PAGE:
enter It was a great metaphor for the highs and lows of building your own home.
order topamax canada Having been at the top of a ladder on site joyously surveying my newly installed first floor, I then found myself – nanoseconds later – sprawled in a heap on the concrete floor below.
buy finasteride 1mg online I really could not have been more stupid. And it’s an excellent lesson in why all the Health And Safety Regulations I bemoan are, in fact, rather a good thing.
I arrived on site having purchased my first reclaimed sink at a junk shop:
I was full of excitement that Oli had been, that day, single-handedly putting in the first joists for our bedroom floor. Here are the horizontal joists (essentially the planks on which you lay a floor) and the fateful ladder in question:
Oli’s efforts meant I would be able to stand in the upstairs of our new home for the first time.
I was on a mission.
I hadn’t done a proper risk assessment.
I had a car full of small children watching.
After setting off up a ladder I hadn’t fully checked was stable and then feeling said ladder slip as I reached the top, my first thought before I plummeted downwards was, “It’s OK, Oli will catch me.”
And this ladder epiphany was rather an insight into my charmed existence as the Townie Farmer.
Because the truth is I am guilty of only sidling in for the glory shift.
I prance around enjoying myself in the tractor, while Oli is the one putting in the hard slog. Every day. He is on site no later than 7am (and often much earlier) and he works constantly until the light fades… When he gets back to his computer. He’s even working in his sleep and often wakes up thinking about what needs doing.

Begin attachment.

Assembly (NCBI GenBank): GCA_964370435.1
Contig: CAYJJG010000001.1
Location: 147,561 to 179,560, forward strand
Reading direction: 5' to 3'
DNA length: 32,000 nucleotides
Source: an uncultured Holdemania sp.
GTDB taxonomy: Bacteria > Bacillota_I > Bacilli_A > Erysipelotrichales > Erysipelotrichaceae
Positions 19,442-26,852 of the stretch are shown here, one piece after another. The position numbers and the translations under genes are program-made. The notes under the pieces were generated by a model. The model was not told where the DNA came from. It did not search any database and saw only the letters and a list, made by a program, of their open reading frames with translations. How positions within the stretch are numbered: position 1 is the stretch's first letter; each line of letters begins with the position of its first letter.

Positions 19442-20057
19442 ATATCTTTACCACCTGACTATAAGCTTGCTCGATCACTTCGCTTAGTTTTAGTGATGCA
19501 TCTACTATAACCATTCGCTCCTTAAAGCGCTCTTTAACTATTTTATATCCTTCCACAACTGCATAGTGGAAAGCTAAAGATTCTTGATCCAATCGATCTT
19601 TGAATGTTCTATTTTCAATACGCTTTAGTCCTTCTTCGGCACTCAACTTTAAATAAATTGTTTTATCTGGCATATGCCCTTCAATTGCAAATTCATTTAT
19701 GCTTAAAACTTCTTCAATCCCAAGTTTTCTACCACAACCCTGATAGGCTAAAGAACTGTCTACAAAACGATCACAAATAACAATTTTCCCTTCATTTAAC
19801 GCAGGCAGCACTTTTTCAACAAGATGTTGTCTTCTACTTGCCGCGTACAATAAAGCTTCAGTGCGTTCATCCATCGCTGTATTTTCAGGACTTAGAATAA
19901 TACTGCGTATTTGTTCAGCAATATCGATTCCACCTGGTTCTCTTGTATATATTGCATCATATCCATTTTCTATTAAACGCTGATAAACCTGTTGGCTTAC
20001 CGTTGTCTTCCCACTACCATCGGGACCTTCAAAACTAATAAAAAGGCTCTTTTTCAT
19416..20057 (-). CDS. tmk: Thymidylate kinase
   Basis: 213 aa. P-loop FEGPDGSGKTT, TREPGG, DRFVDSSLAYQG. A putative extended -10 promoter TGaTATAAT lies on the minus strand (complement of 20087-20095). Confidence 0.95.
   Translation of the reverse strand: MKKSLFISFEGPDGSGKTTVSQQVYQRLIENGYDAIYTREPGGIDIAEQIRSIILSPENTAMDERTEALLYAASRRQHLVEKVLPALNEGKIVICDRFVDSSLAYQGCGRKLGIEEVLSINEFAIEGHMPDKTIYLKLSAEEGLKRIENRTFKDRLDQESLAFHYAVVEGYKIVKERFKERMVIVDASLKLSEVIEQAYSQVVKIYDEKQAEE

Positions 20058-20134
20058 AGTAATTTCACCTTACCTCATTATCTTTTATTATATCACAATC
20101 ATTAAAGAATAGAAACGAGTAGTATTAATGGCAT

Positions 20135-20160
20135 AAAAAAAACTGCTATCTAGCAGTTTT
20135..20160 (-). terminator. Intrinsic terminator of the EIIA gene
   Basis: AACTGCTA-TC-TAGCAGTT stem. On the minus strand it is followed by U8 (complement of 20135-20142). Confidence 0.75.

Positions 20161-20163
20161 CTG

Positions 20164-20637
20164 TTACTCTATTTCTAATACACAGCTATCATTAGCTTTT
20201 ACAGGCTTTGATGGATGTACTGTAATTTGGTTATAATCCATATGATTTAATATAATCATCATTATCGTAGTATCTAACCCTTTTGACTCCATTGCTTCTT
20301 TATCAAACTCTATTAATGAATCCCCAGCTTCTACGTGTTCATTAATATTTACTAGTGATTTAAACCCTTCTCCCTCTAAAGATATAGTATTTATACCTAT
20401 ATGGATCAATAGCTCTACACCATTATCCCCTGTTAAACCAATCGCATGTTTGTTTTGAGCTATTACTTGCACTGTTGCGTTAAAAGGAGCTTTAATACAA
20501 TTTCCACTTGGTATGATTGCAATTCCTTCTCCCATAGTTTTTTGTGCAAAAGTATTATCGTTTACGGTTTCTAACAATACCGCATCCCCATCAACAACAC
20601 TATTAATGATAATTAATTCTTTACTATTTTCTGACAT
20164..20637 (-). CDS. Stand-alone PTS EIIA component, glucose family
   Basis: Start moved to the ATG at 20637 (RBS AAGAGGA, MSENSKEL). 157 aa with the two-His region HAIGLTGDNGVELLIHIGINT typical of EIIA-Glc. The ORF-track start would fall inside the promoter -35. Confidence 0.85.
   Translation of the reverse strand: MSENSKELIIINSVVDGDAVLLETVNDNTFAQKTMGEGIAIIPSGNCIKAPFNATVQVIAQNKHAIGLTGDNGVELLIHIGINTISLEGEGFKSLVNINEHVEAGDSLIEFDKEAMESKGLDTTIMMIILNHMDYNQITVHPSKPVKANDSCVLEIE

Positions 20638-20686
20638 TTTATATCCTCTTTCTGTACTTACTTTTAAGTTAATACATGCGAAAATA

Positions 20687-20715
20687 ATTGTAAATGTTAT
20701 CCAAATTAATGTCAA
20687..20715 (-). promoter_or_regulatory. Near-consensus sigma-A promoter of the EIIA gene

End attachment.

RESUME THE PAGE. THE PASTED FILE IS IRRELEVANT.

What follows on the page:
When I look back over my posts on this blog, Oli really only gets a mention for his comedy collapse into wet concrete.
But he is the beating heart of this project. He has thought twenty steps ahead on everything. He has neatly filed every document in smart ring binders. He is the one knocking the nails into place and drilling in the screws. He is negotiating with every supplier. He is pursuing with gusto every extravagant or bonkers idea I throw his way. He is felling and planking every tree. He is checking the safety of every ladder.
Oli is the hardest working man I know. And he isn’t just doing this because he is passionate about building a forever home for his family. He works this hard for every client we’ve ever had. Even the ones that don’t bring him cups of tea when it’s snowing.
Unfortunately Oli didn’t catch me when I fell off the ladder. But he did blame himself vociferously for not doing so. And for not checking the ladder himself. And for not foreseeing my stupidity of clambering up an unsteady piece of kit.
I am so fortunate that he is there to catch me every other time I make a schoolgirl error. And there to put in the grunt work in our joint quest to build our family our own version of the Good Life.
Fortunately I don’t think I’ve broken anything. But as I hobble away on my swollen left foot I am humbled.
I have a deeper respect for what my husband does.
And a deeper respect for the hidden dangers of a building site.